The theory is based on the evolutionary biology concept of natural selection, focusing on traits that alter the environment and the resulting feedback from that environmental change on the organisms with the traits that produced it. Lenton offers a few examples to illustrate such feedbacks, starting with the “Daisyworld” model, where black pigment in daisies confers advantage in an environment with below-optimal temperatures. By absorbing heat, the black daisies grow better than their white counterparts and their population dominates. The global effect of a growing population of individually warm daisies raises the overall temperature of the world. At this point, the population of white daisies begins to rebound and the global temperatures cool again.

Gaia theory aims to be consistent with evolutionary biology and views the evolution of organisms and their material environment as so closely coupled that they form a single, indivisible, process. Organisms possess environment-altering traits because the benefit that these traits confer (to the fitness of the organisms) outweighs the cost in energy to the individual [Lenton 2000: 440].

Some activities that alter the environment are so advantageous (to the organisms carrying out the activities) that they become widespread, fundamental properties of organisms. (An example is photosynthesis, the implications of which have been studied by modelling the Archaean–Proterozoic transition.) Other activities are favorable only under particular environmental conditions and hence are subject to selection. In such cases, it is often changes in one environmental variable that determine whether a trait remains selectively favorable. If the spread of the trait alters this environmental variable, it also alters the forces of selection determining its own value [Lenton 2000: 442].

Furthermore, ecosystems-level environmental feedbacks can be understood in terms of natural selection. For example:

The trees of the Amazon rainforest, through generating a high level of water cycling, maintain the moist environmental conditions in which they can persist (a positive feedback on growth and selection). Nutrients are also effectively retained and recycled. If too much forest is removed, the water-regulation system can collapse, the topsoil is washed away and the region reverts to arid semi-desert, a change that may be difficult to reverse [Lenton 2000: 445].

Lenton explains that while there are geochemical mechanisms involved in regulating the climate, “it is clear that organisms are involved in many environmental feedbacks on Earth, and their effects need to be considered” [Lenton 2000: 441]. For example, acid rain weathers calcium-silicate rocks resulting in the formation of calcium carbonate by removing carbon dioxide from the atmosphere, thus cooling the Earth. Warmer average global temperatures would lead to more rain, thus more weathering and the cooling effects of that negative, self-correcting feedback. “However, geochemical feedbacks [such as this one] operate slowly and are not very responsive to perturbation” [Lenton 2000: 441]. Rock weathering organisms can amplify the weathering effects of the rain, hastening the negative feedback. Thus, there’s an intertwining of processes that regulate the climate.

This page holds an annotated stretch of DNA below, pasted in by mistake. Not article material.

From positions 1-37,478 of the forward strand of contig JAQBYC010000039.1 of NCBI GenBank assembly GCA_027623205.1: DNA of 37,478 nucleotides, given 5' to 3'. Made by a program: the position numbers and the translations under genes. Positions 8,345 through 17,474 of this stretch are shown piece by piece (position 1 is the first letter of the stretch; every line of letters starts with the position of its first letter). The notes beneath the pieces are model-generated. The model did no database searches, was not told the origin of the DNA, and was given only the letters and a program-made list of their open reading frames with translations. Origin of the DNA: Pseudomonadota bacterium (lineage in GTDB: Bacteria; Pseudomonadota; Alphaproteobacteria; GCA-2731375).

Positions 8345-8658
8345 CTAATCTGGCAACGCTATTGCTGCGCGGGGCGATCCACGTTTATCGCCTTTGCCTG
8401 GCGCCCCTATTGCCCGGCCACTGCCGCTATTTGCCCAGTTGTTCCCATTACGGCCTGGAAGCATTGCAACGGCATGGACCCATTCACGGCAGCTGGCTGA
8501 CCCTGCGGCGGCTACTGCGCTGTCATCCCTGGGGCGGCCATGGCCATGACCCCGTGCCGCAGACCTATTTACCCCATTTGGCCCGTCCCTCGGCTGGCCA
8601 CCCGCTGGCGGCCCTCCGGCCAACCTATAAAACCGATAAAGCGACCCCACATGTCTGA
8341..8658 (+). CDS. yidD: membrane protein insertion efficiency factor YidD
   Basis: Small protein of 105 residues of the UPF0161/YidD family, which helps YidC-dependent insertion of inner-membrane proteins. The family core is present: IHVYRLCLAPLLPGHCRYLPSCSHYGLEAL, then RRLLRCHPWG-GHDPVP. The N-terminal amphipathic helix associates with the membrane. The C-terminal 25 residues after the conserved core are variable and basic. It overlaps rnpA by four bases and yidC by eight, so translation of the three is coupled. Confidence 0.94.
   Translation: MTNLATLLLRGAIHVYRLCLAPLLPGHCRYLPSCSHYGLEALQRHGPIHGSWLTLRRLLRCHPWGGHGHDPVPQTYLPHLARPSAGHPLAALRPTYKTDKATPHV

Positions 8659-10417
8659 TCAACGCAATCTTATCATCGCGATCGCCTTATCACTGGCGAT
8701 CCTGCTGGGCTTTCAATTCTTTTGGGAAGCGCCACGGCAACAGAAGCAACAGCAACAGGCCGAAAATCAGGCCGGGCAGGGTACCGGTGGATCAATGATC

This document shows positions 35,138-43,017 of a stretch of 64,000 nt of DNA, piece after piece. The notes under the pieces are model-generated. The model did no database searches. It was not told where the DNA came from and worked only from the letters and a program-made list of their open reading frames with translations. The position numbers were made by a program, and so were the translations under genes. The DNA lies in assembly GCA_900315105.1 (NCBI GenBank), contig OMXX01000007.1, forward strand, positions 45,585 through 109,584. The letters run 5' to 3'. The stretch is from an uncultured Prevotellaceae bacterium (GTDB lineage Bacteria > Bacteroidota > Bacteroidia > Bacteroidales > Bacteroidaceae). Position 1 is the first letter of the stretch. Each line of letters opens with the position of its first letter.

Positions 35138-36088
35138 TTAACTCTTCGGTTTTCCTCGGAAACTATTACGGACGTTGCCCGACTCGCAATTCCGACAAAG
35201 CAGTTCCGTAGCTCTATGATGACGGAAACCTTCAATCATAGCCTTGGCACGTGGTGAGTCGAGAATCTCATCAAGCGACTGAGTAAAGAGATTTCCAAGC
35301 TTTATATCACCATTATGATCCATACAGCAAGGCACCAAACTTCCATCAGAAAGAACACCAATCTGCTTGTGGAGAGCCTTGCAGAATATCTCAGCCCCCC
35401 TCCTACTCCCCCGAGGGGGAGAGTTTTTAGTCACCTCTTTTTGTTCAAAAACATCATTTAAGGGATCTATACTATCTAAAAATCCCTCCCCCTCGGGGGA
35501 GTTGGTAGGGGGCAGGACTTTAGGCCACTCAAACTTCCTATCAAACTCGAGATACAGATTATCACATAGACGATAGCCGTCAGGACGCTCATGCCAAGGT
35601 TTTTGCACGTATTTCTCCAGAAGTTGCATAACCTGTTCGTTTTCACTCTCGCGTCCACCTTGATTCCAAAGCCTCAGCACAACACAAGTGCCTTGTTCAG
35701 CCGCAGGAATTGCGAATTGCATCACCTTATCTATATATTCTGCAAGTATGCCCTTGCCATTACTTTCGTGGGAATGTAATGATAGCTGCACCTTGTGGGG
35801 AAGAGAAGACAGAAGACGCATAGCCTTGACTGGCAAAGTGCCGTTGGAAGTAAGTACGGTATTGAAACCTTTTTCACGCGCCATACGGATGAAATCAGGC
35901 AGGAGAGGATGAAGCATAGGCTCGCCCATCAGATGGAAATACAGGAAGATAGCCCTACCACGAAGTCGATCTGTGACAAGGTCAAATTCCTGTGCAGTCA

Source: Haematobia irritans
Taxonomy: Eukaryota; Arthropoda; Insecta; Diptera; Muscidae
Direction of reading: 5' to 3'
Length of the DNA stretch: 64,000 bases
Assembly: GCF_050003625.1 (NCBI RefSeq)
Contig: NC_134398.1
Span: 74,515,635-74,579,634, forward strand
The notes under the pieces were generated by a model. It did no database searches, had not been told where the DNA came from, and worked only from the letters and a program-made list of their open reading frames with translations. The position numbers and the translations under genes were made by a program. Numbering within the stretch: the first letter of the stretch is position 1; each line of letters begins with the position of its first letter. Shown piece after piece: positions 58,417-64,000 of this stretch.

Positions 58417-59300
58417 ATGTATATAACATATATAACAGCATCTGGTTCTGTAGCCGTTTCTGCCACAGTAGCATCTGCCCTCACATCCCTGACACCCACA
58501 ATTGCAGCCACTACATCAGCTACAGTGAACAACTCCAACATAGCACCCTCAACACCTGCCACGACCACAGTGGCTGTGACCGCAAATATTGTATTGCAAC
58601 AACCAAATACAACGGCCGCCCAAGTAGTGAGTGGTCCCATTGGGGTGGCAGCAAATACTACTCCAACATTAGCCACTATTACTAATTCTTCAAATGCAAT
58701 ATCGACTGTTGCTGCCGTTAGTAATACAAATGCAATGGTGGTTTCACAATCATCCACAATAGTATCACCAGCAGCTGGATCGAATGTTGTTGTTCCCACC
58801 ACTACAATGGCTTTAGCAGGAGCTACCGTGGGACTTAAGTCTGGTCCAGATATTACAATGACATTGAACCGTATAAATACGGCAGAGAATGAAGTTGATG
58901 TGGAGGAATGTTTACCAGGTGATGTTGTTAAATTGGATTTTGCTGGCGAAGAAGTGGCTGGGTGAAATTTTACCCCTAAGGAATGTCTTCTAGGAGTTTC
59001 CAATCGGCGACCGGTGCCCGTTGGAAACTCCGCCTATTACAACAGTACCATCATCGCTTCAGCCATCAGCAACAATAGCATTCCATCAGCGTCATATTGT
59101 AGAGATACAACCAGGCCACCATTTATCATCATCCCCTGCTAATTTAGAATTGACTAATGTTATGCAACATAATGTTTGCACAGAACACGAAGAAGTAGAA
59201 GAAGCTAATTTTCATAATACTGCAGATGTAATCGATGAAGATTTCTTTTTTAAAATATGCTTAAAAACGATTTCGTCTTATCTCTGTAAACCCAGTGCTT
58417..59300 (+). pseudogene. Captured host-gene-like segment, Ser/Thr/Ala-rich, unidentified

The significance of this article is that if life has been at least partly responsible for creating and maintaining the habitability of Earth’s climate for the past 3.5 billion years, then it has a key role to play today as we grapple with how to keep global temperatures from rising above 1.5C. Ecosystems are clearly victimized by climate chaos, while also being directly damaged by avoidable human activity, such as land-clearing for development and agriculture and the ubiquitous use of chemical toxins and plastics. Yet if ecosystems are also a driver of climatic conditions, then it is critical to protect them from further harm and to nurture their growth and stability. Humans can become Gaia’s nursing team – we can improve the conditions for her recovery to the point when her own systems kick in and bring her back to health.

Corenblit, Dov & Johannes Steiger, 2009, Vegetation as a major conductor of geomorphic changes on the Earth surface: toward evolutionary geomorphology, Earth Surface Processes and Landforms 34,

York, Paul H., Peter I. Macreadie & Michael A. Rasheed, 2018, Blue Carbon stocks of Great Barrier Reef deep-water seagrasses, Biological Letters 14,

[9] “Ma” means millions of years ago.

For the full PDF version of the compendium issue where this article appears, visit Compendium Volume 3 Number 1 July 2019